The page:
Friday, October 3, 2014
An Ode to the Review Paper
Each paper yields just one or two scraps of relevant information; information that is often incomplete or contradicts that of other papers. Half the time you can't even judge if the data will be relevant to your work. There's nothing surprising about this, of course. The low-hanging fruit ("neurons use electro-chemical signals!", "the eye is a lens!") have long since been picked, and it takes a lot of time, ingenuity and effort to tease out even a few new scraps of knowledge in detail. Most papers present only a few small new findings because that's all a year or more of work will yield.
But it means any search for background information is a long, slow struggle. And it never ends; there's always more to find if you look. More than a few graduate students get caught in this trap: they think they need all the background before they do their own work, then get stuck in an endless loop of literature searches with no results of their own to show as their grad school clock runs down.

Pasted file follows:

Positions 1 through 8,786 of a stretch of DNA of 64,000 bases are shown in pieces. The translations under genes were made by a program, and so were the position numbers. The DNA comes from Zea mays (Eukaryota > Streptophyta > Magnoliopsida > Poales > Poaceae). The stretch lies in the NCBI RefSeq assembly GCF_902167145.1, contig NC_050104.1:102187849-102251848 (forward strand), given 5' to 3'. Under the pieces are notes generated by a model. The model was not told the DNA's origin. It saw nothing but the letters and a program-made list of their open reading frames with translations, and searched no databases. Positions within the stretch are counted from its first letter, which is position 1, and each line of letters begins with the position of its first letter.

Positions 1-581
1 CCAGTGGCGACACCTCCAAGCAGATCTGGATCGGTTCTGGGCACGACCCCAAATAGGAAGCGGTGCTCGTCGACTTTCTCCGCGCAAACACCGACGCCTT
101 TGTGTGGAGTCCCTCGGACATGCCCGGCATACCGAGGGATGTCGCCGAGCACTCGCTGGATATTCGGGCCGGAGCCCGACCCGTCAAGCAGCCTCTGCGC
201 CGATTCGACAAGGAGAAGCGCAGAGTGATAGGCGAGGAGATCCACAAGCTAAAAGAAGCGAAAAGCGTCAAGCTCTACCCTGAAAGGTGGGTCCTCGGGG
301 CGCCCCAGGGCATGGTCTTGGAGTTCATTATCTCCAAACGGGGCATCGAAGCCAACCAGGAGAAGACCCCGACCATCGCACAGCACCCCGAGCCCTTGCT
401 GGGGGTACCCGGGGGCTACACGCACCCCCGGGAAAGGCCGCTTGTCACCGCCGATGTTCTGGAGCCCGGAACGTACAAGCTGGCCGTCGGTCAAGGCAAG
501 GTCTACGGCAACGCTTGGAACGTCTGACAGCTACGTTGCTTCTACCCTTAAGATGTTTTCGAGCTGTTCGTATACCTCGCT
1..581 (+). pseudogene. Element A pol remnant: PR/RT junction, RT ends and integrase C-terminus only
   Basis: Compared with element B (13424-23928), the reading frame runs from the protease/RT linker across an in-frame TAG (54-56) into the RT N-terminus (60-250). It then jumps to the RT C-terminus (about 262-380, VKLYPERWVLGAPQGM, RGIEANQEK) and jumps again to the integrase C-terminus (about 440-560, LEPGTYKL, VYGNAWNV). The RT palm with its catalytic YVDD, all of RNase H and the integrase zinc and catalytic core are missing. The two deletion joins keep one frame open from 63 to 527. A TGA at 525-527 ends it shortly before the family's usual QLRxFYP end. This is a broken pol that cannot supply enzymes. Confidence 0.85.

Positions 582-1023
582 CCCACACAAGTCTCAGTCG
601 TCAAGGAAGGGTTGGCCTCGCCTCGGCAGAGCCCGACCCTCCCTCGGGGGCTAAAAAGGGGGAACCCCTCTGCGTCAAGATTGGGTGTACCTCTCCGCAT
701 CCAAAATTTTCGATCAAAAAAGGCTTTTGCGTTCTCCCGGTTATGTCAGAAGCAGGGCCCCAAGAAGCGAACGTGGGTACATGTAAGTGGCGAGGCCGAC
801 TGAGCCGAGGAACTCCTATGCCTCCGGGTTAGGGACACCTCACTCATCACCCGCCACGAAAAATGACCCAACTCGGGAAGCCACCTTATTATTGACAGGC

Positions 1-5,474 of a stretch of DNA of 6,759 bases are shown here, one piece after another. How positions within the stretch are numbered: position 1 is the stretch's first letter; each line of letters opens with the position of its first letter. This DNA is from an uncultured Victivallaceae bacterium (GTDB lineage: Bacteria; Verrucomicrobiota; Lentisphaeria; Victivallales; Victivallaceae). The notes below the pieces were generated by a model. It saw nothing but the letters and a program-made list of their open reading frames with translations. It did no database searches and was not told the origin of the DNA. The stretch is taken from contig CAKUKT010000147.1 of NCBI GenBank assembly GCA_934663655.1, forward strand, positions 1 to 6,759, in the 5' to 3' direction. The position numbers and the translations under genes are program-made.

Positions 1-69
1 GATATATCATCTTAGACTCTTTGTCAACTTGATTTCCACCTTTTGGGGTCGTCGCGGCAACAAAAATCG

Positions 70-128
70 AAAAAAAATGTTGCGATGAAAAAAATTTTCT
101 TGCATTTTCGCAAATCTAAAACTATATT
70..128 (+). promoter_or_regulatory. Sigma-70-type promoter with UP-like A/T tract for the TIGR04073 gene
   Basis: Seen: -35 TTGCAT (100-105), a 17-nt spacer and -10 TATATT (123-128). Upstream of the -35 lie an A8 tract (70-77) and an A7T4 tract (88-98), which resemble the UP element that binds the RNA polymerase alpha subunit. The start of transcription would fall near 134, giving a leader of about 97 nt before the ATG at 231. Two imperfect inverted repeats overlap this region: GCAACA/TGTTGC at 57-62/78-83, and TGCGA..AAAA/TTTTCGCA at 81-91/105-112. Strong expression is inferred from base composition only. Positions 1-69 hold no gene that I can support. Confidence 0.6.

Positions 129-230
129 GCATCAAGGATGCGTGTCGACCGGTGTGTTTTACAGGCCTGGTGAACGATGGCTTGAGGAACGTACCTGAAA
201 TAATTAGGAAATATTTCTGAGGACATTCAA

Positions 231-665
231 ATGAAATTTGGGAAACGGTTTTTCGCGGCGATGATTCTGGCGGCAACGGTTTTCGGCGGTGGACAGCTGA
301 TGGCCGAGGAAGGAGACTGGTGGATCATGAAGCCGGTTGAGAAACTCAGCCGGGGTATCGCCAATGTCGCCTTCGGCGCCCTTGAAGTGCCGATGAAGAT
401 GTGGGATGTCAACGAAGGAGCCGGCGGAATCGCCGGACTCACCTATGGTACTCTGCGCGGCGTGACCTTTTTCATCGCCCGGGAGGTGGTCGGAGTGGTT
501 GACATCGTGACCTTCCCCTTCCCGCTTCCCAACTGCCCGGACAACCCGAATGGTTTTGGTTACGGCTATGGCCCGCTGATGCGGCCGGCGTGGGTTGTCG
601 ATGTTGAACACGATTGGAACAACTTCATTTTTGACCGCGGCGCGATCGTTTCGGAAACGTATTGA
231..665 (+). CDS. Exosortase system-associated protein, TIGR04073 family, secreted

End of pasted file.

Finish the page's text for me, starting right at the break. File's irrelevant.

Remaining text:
Enter the review paper. That's a paper where a researcher collates, summarizes and interprets all the recent literature on a topic. It can run to dozens of pages and contain hundreds of references. It summarizes the current state of knowledge, and is a great one-stop source for all the major papers. A good review paper also highlights areas of disagreement and areas we don't know enough about.
Some people criticise review papers. They tend to get a lot of citations, often more than the original papers, even though the author often hasn't done much or any of the work it presents. But I say review paper authors are if anything receiving too little credit, not too much.
It truly is a monumental struggle to go through and synthesize all that material. A well-written review paper is a tremendous service to the field, a time saver for hundreds of other people, and a great way to make clear what we do and do not actually know. The more we have of them the better.